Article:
Iraqi militias split around new Iran-backed leader, reflecting wider divisions
Divisions within Iraq Hashd al-Sha’abi (Popular Mobilization Forces or FMP) were exposed recently, after Iranian-backed brigades appointed Abu Fadak al-Muhammadawi vice-president – the de facto leader – of the Hashd al-Sha’abi Committee to replace Abu Mahdi al-Muhandis, who was killed along with Qassem Soleimani in a US drone strike in January. The appointment at the end of February drew criticism from elements of the Hashd not aligned with Iran, demonstrating one of the fault lines within the movement as a whole – and alluding to a wider divide in Iraqi politics over the role and future of an increasingly functioning organization. more like a security force parallel to the conventional Iraqi army.
A new leader for PMF
Al-Muhandis was a skilled operator and may prove to be impossible to replace. As founder and commander of Kata’ib Hezbollah (Iran’s inescapable proxy in Iraq) al-Muhandis had the intelligence, political capacity and military experience to unite the various militias that make up the Iranian-backed element of the Hashd al-Sha’abi. He also had a strong working relationship with Soleimani, the commander of the Quds force of the Iranian Revolutionary Guard Corps. In 2016, the whole Hashd al-Sha’abi formation (made up of dozens of militias and disparate armed groups) was legalized and incorporated into the Iraqi security forces by an act of parliament. From that point on, the Iranian-backed militias (coordinated by al-Muhandis) were able to integrate into parts of the Iraqi government. Al-Muhandis became particularly influential through his role as the operational commander of the PMF.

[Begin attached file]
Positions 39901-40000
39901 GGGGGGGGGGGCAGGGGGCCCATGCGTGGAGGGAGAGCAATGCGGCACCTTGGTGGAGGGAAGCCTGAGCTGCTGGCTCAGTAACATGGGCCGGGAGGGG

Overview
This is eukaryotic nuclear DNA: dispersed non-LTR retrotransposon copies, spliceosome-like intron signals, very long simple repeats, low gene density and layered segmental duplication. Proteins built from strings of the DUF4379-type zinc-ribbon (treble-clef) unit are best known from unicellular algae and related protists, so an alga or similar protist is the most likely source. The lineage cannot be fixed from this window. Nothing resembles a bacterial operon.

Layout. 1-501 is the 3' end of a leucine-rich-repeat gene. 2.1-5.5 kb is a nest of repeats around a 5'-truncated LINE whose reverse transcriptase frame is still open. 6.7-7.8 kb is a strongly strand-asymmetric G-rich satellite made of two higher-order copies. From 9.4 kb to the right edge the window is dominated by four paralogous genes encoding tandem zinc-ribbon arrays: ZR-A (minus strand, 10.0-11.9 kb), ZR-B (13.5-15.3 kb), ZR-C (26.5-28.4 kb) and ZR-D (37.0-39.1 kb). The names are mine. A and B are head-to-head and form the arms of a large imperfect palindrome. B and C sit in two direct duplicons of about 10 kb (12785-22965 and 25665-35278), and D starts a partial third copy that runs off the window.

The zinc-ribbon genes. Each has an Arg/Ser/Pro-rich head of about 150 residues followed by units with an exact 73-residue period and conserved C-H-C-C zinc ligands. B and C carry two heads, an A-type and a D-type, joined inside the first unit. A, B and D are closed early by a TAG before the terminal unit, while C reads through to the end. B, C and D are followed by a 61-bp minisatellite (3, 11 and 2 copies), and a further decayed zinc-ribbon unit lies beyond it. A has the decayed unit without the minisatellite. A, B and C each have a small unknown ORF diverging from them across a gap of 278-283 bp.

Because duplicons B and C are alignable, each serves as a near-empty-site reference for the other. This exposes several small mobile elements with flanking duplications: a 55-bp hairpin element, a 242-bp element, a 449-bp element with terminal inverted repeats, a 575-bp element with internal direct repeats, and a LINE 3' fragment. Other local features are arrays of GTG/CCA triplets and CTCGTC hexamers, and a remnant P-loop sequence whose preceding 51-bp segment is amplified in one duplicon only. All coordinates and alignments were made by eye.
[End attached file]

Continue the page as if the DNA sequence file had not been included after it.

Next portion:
His designated replacement has a lot to do. Al-Muhammadawi (real name Abdul Aziz al-Muhammadawi) worked for the Badr Organization from 1983. Badr is one of the oldest Iranian-backed militias in Iraq, having formed in the origin to fight Saddam Hussein. The organization has become part of the Hashd al-Sha’abi and continues to be one of the most powerful elements supported by Iran in the formation. Al-Muhammadawi continued to work with Soleimani through a number of resistance militias in the United States in the years following the 2003 invasion.